poly-N-alkenylcarbazole, and nuclear-substituted poly- N-vinylcarbazole, in accordance with the present invention. Addition of a plasticizer and polycarbonate into the organic photoconductive layer 2 is effective to improve mechanical properties of the layer 2. The plasticizer comprises chlorinated diphenyl, epoxy resin, chlorinated fatty acid ester, phthalic acid ester, or mixtures thereof. The amount of the plasticizer is less than weight parts, preferably 20 to 40 weight parts relative to weight parts of the polymer. Polycarbonate has the effect of improving the mechanical properties of the poly-N-vinylcarbazole, or nuclear-substituted poly-N -viny1carbazole layer without reducing the transparency. The amount of polycarbonate to be added is less than 60 weight parts, preferably 10 to 40 weight parts relative to 100 weight parts of the polymer.

The organic photoconductive layer 2 has a thickness of 3 to 30 microns, preferably 5 to 20 microns. The top layer 3 having organic sensitizers distributed locally therein has a thickness of 0.1 to 1 micron, preferable 0.3 to 0.6 micron. The organic photoconductive layer 2 comprises 01 to 10 weight parts, preferably 0.4 to 2 weight parts of an organic sensitizer in the top layer 3 and 100 weight parts of a polymer.

The organic sensitizer comprises pyrylium salts described in U.S.Pat. No. 3,250,615, thiapyrylium salts described in U.S. Pat. No. 3,250,615, carbonium salts described in U.S. Pat. No. 3,575,698, benzopyrylium salts described in U.S. Pat. No. 3,526,502, benzopyrylium salt derivatives described in U.S. Pat. application 4200 filed Jan. 20, 1970, or mixtures thereof.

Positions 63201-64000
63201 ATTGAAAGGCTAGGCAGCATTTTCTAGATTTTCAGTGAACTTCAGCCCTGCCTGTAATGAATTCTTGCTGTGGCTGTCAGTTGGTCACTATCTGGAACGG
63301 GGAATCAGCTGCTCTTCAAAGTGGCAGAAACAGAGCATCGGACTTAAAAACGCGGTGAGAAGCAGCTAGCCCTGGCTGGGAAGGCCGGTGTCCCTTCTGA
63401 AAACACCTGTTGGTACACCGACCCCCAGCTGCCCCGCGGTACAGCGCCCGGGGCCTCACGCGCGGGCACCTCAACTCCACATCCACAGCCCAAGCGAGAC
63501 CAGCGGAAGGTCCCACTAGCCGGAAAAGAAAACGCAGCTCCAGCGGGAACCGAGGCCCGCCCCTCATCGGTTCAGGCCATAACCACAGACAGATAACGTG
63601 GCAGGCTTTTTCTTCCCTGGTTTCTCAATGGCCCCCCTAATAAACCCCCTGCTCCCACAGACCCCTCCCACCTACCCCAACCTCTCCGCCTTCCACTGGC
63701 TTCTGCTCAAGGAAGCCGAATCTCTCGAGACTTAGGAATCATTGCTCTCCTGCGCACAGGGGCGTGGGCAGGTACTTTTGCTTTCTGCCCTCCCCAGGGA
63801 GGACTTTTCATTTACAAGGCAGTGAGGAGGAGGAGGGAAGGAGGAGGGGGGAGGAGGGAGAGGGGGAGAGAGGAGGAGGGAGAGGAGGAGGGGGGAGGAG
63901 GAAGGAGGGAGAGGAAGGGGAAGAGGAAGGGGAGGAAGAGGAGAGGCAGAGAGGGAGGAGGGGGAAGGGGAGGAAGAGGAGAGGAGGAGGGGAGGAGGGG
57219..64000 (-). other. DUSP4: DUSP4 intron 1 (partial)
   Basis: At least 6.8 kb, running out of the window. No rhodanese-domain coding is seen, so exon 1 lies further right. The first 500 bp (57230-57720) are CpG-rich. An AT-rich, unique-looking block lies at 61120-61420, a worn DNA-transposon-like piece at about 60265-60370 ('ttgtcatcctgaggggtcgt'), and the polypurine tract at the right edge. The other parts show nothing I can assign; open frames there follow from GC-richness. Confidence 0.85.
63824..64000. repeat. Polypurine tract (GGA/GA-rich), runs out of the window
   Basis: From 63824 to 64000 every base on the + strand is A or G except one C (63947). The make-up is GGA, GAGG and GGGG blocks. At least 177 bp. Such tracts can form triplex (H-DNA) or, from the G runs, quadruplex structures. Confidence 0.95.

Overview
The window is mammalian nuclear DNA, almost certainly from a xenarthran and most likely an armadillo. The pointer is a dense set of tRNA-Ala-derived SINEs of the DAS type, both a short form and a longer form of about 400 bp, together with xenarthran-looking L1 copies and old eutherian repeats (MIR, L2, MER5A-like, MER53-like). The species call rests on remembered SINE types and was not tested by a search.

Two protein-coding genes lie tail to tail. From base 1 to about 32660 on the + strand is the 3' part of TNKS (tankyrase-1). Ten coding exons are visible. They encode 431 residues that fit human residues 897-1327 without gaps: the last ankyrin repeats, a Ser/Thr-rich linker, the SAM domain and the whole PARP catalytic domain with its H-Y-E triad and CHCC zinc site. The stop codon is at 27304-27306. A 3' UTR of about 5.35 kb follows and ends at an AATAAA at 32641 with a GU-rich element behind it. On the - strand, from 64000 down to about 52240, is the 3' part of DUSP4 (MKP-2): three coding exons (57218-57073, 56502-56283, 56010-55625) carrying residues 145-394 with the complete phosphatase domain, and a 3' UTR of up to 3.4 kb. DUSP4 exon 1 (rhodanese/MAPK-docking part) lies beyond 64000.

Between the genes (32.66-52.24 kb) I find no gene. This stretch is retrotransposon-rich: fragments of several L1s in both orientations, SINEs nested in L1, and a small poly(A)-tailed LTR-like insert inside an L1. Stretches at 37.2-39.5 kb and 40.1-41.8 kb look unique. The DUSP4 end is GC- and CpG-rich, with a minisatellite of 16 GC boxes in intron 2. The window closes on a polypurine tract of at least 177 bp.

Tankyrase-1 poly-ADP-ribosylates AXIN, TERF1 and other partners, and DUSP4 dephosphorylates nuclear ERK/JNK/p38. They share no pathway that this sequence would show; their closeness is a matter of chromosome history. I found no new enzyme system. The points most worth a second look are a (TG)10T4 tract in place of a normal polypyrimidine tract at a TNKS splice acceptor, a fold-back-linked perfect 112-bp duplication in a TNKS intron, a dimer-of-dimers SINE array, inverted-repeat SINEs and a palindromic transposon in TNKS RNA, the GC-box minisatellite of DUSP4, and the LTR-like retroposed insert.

Among the many sensitizers described above, the more preferable are a reaction product of 2-(pmethoxystyryl)-3-phenylbenzopyrylium perchlorate and Z-(p-mehtoxystyryl)-3-phenyl-4-methoxypyrane, 2-[(2-a-phenyl-p-methoxystyryl-4'- benzopyranylidene)methyl]-3-phenylbenzopyrylium perchlorate, and 2-( p-methoxystyryl )-3- phenylbenzopyrylium perchlorate. They produce a top layer 3 having spectral response more matched with a tungsten lamp and a high sensitivity. The reaction product of 2-(p-methoxystyryl)-3-phenylbenzopyrylium perchlorate and Z-(p-methoxystyryl)-3-phenyl-4- methoxypyrane is obtained from the reaction of these in hot 1,2-dichloroethane solution described in U.S. Pat. application 4200 filed Jan. 20, 1970, and the chemical structure of the reaction product has not been identified.

Any suitable method for making this organic photoconductive layer can be used. One method is as follows: A solution including aforesaid polymer in any solvent such as toluene, chlorobenzene, or dioxane is applied to any suitable conductive support by any suitable and available method such as knife, blade, or reverse-roll coating method and is dried at a temperature of 40 to 100C for a time of more than 5 minutes to form a plain layer in a desired thickness. If necessary, the solution may further include a plasticizer and polycarbonate to improve mechanical properties of the plain layer. An-